The rural world, which represents 88% of the 36,000 French municipalities and 22 million inhabitants, is not always, but often, confronted with economic and social difficulties. For almost twenty years, the State has put in place a support system for rural revitalization zones (ZRR), endowed with around 300 million euros per year. On the same principle as the priority districts of city policy, this network offers tax advantages or specific aid for employment or businesses.
With the ZRR system expiring at the end of the year, the government was committed to extending this land use planning policy. Renouncing a specific bill, it was ultimately within the framework of the 2024 finance bill, presented on Wednesday September 27, in the Council of Ministers, that he made his decisions known.
If the subject turns out to be very technical, it is no less politically sensitive because the ZRRs currently concern 18,000 municipalities and 9.6 million inhabitants, almost half of the rural world. So many local elected officials – and voters – are keen to be kept in the program. The new system changes its name to be called France ruralité revitalisation (FRR) but should generally maintain “the same order of magnitude” for the number of municipalities concerned, according to the office of the minister responsible for communities, Dominique Faure.
The criteria for this network remain population density (less than 63 inhabitants/km2 for ZRRs) and average household income. According to the government’s plan, however, it will no longer be tax income that will serve as a reference but disposable income which takes into account the social benefits received.
The main novelty of the FRR is the establishment of reinforced aid for the most fragile rural areas. All municipalities in departments experiencing demographic decline will be eligible, those with a density of less than 35 inhabitants/km2 and whose population has fallen by at least 4% in twenty years. Cantal, Creuse, Haute-Marne, Indre, Meuse and Nièvre would be affected.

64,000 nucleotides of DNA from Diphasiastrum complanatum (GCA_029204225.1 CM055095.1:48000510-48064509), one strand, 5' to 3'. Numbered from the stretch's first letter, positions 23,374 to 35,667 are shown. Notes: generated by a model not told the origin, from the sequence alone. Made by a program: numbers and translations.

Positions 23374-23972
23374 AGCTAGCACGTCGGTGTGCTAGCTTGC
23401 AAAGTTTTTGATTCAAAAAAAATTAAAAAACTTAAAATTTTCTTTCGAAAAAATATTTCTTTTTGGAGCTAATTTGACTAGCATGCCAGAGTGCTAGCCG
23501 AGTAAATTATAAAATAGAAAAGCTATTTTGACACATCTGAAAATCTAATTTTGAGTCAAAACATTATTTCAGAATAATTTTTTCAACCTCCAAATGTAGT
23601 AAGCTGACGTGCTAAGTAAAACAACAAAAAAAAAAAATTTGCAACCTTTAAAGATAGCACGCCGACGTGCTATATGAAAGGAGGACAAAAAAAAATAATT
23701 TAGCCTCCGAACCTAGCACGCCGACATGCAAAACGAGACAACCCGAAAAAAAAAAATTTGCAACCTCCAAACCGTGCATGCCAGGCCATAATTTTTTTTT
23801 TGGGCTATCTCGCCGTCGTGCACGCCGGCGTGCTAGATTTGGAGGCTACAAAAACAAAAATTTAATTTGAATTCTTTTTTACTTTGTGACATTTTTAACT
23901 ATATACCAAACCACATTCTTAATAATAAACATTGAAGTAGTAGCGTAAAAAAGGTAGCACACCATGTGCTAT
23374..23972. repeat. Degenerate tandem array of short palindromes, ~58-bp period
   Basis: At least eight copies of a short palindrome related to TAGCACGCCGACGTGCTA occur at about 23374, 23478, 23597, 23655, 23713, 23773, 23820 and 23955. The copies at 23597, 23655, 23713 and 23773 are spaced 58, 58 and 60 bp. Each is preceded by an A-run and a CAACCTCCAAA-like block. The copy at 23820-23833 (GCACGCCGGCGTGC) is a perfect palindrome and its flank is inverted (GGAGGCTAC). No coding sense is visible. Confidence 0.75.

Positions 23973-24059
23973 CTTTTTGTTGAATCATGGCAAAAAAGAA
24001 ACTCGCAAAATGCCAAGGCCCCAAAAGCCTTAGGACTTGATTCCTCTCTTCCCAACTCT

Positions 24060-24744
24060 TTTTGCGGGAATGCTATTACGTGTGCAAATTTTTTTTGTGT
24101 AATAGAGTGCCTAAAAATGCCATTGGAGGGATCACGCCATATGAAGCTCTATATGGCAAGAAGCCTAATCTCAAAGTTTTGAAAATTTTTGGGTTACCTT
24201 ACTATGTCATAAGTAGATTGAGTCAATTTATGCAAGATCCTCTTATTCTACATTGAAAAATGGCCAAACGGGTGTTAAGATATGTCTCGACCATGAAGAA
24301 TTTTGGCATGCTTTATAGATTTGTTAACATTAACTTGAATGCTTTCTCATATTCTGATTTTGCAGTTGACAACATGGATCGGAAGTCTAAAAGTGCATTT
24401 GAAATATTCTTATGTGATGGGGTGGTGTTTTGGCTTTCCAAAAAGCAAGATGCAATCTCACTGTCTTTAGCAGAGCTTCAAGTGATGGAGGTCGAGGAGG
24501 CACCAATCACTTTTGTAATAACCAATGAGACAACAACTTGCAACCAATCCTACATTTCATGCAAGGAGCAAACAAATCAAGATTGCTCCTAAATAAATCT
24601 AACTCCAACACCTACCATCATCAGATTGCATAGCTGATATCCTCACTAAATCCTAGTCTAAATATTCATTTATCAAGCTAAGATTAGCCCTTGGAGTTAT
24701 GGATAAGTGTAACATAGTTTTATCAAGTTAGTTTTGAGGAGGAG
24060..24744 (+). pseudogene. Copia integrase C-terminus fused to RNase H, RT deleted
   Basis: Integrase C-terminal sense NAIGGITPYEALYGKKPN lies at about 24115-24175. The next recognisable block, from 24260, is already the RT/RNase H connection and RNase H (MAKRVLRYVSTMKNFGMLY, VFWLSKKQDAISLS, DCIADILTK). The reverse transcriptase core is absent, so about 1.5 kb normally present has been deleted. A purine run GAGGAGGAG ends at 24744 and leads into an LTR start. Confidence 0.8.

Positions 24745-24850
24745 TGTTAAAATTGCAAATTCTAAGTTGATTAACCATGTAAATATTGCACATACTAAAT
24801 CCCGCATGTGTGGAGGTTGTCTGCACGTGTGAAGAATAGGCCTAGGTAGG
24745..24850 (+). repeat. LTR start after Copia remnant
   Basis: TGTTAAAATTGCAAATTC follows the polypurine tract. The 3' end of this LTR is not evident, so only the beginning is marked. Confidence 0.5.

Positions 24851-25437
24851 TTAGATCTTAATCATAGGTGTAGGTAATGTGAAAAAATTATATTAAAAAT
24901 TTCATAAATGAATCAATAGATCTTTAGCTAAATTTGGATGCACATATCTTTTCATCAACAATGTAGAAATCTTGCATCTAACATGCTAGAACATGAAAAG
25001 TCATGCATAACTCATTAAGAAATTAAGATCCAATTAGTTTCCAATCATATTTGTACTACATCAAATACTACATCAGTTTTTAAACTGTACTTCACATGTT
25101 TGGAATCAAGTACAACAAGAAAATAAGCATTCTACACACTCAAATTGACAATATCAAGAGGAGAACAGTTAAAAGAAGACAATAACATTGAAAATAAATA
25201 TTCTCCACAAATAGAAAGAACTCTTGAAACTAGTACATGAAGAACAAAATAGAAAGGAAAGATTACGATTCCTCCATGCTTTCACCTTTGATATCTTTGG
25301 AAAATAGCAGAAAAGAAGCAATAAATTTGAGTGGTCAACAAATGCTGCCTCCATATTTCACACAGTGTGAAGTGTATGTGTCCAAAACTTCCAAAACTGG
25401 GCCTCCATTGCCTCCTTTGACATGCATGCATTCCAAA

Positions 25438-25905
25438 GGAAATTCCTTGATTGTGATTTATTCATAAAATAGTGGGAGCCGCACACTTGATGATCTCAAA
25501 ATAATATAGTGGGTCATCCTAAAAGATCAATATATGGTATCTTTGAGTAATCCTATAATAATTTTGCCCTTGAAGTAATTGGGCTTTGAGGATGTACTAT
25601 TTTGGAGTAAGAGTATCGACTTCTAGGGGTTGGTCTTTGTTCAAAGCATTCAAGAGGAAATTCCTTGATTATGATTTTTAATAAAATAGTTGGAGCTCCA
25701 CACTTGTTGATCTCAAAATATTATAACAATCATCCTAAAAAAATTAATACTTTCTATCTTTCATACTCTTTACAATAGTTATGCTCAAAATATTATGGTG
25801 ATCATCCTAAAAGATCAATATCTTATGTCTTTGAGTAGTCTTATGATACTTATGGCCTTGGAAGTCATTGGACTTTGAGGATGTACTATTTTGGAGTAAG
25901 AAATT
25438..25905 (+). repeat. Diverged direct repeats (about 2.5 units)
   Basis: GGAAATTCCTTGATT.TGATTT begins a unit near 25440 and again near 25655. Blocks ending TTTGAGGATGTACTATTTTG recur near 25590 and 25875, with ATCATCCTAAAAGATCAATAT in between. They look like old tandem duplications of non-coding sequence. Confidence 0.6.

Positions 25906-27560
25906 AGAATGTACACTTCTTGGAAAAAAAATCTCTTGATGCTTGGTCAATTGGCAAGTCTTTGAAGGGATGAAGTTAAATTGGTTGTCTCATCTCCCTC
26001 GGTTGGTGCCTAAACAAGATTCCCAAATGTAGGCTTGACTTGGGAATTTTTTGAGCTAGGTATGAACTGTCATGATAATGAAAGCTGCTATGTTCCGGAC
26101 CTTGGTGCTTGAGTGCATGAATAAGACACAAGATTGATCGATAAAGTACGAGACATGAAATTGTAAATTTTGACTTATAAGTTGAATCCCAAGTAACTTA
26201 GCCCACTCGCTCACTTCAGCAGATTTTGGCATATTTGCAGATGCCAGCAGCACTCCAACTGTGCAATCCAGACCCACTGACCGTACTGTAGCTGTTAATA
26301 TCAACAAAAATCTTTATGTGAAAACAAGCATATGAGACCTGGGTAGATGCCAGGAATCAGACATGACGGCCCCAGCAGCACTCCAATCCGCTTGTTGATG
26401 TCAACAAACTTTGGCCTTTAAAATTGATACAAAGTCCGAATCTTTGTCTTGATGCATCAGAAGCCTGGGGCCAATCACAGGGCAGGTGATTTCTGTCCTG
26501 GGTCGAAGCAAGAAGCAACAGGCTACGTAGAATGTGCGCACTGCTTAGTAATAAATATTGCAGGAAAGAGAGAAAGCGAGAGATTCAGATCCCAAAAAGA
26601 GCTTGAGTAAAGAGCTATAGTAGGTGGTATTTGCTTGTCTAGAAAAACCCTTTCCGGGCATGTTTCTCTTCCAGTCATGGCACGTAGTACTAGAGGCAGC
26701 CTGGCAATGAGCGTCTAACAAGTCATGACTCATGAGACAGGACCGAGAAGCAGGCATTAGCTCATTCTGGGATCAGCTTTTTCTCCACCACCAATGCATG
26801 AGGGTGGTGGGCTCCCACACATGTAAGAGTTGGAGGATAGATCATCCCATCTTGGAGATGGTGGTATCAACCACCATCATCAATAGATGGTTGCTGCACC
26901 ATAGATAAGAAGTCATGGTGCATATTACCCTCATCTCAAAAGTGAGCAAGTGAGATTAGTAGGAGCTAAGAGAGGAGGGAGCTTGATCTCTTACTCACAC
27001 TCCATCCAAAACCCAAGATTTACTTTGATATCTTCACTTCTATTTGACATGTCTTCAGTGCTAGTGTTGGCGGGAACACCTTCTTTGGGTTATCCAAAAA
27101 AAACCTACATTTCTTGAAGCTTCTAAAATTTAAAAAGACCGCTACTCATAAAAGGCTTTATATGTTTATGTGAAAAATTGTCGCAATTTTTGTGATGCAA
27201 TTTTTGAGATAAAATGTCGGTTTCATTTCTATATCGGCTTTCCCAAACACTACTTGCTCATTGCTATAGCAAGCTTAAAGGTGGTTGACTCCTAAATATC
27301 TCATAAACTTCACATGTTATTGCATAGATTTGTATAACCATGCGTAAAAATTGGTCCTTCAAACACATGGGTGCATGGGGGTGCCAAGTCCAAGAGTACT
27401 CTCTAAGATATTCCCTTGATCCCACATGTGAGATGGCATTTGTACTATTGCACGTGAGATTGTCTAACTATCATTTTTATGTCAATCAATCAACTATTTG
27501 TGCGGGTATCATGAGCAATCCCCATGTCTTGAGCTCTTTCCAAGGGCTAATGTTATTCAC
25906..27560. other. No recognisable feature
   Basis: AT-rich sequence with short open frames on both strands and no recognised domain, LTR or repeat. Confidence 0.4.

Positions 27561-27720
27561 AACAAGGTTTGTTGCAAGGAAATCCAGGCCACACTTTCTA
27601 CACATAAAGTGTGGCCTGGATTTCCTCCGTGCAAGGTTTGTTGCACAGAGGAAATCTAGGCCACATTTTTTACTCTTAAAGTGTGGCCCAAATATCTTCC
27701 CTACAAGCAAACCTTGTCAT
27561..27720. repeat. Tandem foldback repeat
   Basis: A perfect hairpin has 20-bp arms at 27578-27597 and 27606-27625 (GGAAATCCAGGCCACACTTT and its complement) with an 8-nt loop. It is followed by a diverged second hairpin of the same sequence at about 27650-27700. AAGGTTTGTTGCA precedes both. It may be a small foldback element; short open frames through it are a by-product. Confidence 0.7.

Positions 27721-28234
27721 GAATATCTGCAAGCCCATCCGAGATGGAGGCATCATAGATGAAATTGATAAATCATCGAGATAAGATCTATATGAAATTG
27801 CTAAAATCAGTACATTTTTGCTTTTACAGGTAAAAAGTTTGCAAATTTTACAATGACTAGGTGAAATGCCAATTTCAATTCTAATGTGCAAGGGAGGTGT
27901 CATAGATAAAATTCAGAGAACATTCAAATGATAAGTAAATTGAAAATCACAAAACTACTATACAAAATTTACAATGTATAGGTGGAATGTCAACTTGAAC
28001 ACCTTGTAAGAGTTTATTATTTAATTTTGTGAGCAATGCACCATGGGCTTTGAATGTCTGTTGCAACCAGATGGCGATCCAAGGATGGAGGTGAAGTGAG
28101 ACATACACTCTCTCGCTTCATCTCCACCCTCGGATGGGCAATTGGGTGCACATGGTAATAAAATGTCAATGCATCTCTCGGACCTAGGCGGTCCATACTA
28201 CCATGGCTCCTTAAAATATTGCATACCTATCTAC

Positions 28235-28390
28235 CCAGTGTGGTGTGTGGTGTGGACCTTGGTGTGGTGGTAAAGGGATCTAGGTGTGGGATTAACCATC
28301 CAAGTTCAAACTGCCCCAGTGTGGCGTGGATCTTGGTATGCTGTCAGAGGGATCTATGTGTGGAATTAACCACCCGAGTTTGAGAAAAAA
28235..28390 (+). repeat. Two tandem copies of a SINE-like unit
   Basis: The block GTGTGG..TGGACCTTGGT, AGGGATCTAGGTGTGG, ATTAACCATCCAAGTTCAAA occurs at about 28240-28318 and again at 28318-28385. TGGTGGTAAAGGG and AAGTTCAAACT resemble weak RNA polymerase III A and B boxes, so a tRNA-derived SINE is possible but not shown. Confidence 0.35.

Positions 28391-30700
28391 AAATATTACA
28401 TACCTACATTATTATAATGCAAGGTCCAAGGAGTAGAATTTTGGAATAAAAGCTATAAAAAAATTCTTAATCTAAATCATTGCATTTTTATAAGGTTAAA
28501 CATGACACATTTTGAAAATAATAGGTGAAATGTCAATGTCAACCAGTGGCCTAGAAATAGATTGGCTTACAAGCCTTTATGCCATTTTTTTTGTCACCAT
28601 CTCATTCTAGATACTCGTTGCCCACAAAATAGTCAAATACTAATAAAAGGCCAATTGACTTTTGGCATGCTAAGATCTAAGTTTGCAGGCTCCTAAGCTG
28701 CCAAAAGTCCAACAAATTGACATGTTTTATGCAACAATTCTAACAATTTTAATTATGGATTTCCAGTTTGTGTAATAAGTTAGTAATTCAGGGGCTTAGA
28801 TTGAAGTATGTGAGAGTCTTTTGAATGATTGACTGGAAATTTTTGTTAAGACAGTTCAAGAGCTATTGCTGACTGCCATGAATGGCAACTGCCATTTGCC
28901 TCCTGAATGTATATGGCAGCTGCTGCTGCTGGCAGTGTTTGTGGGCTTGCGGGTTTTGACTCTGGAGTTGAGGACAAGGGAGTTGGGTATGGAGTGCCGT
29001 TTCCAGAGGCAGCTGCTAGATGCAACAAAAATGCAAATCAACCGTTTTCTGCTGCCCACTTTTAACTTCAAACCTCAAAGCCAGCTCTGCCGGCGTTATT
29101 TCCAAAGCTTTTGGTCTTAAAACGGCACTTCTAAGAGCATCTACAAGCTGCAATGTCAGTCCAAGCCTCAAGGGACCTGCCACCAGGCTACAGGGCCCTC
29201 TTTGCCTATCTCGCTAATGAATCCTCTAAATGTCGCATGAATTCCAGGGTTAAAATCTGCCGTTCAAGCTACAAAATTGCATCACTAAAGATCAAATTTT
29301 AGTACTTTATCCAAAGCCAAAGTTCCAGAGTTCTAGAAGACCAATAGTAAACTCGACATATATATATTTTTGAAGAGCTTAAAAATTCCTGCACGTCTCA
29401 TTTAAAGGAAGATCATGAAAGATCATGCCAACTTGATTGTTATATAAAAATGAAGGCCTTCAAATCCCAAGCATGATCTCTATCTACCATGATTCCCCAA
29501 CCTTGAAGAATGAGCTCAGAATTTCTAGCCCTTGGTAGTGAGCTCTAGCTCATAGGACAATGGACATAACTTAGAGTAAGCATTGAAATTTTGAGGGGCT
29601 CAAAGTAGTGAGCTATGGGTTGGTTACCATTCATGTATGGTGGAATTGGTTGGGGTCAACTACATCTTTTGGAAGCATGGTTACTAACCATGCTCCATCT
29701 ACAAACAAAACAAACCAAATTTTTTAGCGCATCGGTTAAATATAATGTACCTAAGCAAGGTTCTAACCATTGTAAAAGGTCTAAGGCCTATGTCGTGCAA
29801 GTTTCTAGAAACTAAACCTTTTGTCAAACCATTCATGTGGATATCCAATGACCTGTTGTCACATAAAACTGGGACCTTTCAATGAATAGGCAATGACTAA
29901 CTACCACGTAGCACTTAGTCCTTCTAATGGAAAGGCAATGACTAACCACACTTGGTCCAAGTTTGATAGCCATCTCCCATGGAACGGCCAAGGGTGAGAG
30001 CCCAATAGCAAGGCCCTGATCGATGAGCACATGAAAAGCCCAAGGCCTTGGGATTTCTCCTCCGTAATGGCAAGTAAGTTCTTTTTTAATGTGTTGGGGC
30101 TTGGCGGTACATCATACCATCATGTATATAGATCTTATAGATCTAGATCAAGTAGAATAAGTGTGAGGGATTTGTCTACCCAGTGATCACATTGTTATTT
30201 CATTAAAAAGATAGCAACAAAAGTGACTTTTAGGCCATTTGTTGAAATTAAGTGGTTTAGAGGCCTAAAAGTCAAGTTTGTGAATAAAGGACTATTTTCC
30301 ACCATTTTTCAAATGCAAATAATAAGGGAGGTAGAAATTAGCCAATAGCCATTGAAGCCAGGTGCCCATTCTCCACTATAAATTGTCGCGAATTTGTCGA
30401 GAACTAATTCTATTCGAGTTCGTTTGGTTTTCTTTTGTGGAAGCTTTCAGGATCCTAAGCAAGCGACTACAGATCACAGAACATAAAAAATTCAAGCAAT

New “vulnerability indicator”
The reform also establishes a reinforced level of aid for the municipalities most in difficulty, selected according to a new “vulnerability indicator” based on several indices.
The main associations of elected officials, including the Association of Mayors of France, are calling for a return to a 2015 reform which transferred the level of zoning from municipalities to intermunicipalities. A system which has the drawback of excluding certain poor villages located within a group of ineligible municipalities. The government has maintained zoning at the intercommunal level but will give the power to prefects to reintegrate living areas (an INSEE category which delimits 1,700 in the territory) into the FRR network.
Support for rurality will be at the heart of the exchanges between Dominique Faure and the rural mayors gathered at the congress from Friday September 29 in Alpe d’Huez in Isère. Last June, Prime Minister Élisabeth Borne unveiled the new “France ruralité” plan to strengthen the attractiveness of territories. One of the pillars of this plan consists of installing advisors in the sub-prefectures intended to help elected officials design and implement their projects. Specific aid programs had also been launched in the areas of health, mobility and biodiversity.